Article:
Academic Curriculum for Planning Education

A model course is provided that covers material for a three credit course and is organized into four broad units over a fifteen-week semester:

  • Unit 1: Planning and Public Health Foundations (Planning History, Public Health History, Interdisciplinary Applications) (2 weeks)
  • Unit 2: Natural and Built Environments (Indoor and Outdoor Air Quality, Water Quality, Food Security, Land Use and Transportation, Planning Design Approaches, Environmental Impact Assessments, Health Impact Assessments) (6 weeks)
  • Unit 3: Vulnerable Populations and Health Disparities (Vulnerable Populations and Health Disparities, Mental Health, Social Capital, Environmental Justice) (3 weeks)
  • Unit 4: Health Policy and Global Impacts (Health Policy, Sustainable Planning and Global Warming, Healthy Housing) (3 weeks)
  • Final Learning and Reflection (1 week)

Learning Goals

The aim of the course is to provide understanding of the interactions between the built environment and health, and skills to engage these issues as professional planners, public health practitioners and other related professionals.  More specifically, the learning goals are for students to:

  1. Understand public health and planning history, evolution and significant movements to the present, and historical and current theories on the relationship between the built environment and public health.
  2. Identify contemporary features of the built environment such as patterns of development, parks, public works projects, houses, and transportation systems that reflect past efforts to influence health, and use methods developed by architects, urban planners, public health professionals, sociologists and anthropologists to address current health impacts of the built environment.
  3. Learn about oneself and the context in which others operate to better integrate that understanding when evaluating differing built environments, socioeconomic positions, social and cultural backgrounds, and health status.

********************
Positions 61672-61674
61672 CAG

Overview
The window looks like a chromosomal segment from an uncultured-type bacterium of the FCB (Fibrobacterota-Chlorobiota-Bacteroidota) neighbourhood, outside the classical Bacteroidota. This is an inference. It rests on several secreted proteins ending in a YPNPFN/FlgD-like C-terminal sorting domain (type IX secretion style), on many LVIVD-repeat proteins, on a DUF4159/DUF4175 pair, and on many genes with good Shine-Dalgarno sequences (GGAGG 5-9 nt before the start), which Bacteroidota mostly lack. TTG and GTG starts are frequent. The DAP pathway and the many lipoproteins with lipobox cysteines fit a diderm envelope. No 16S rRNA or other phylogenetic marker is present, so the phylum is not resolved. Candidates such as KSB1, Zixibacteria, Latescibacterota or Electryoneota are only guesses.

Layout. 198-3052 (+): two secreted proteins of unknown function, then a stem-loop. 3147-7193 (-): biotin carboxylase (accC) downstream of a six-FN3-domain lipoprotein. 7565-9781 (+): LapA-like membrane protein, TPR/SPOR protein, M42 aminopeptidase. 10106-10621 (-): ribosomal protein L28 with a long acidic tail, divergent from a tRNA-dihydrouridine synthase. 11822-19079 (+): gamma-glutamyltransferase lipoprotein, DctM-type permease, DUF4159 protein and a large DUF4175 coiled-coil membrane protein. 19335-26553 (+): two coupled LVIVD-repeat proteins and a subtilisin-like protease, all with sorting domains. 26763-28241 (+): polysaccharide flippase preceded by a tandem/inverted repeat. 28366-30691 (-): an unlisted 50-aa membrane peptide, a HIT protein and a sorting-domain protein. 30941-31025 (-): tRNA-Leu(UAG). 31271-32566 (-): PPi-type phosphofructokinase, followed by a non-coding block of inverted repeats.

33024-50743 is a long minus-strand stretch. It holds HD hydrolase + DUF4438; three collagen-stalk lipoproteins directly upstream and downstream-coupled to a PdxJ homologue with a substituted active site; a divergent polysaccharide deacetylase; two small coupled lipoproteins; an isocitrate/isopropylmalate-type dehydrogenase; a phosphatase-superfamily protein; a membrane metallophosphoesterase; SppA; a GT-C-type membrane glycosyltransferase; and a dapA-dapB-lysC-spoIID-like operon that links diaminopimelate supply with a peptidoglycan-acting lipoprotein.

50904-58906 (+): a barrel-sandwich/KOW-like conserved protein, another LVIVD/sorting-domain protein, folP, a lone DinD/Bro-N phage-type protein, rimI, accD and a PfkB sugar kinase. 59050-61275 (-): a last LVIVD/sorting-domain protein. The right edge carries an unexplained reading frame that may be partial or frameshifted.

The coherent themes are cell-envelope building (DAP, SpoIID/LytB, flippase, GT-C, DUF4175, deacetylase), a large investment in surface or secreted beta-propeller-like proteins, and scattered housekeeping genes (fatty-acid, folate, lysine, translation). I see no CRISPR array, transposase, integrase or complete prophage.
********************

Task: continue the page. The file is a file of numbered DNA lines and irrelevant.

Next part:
4. Adopt new feelings, interests or values based on issues addressed throughout the semester.
  5. Develop skills to identify studies and engage communities, critique methods and findings, and apply lessons from planning and public health research to current and future problems.
  6. Integrate current evidence regarding the impacts of the built environment on health with information and perspectives from other courses and/or personal experiences.

Additional Resources to guide instruction and student learning include:


  • Articles linked to either the full PDF when available for free online or to the abstract

Course Assignments

  • Sample handouts and instructions
  • Sample products from student submissions

Sample syllabi from planning and public health courses


Map of Georgia Tech

Georgia Institute of Technology
School of City and Regional Planning
245 4th St
Atlanta, GA 30332

The Built Environment and Public Health Clearinghouse was supported by the Centers for Disease Control & Prevention's Office of the National Prevention Strategy and Healthy Community Design Program and made possible through additional support from the American Public Health Association, the National Network of Public Health Institutes, and the American Planning Association's Planning and Community Health Research Center. Interested in adding to and supporting the Clearinghouse? Contact the Clearinghouse at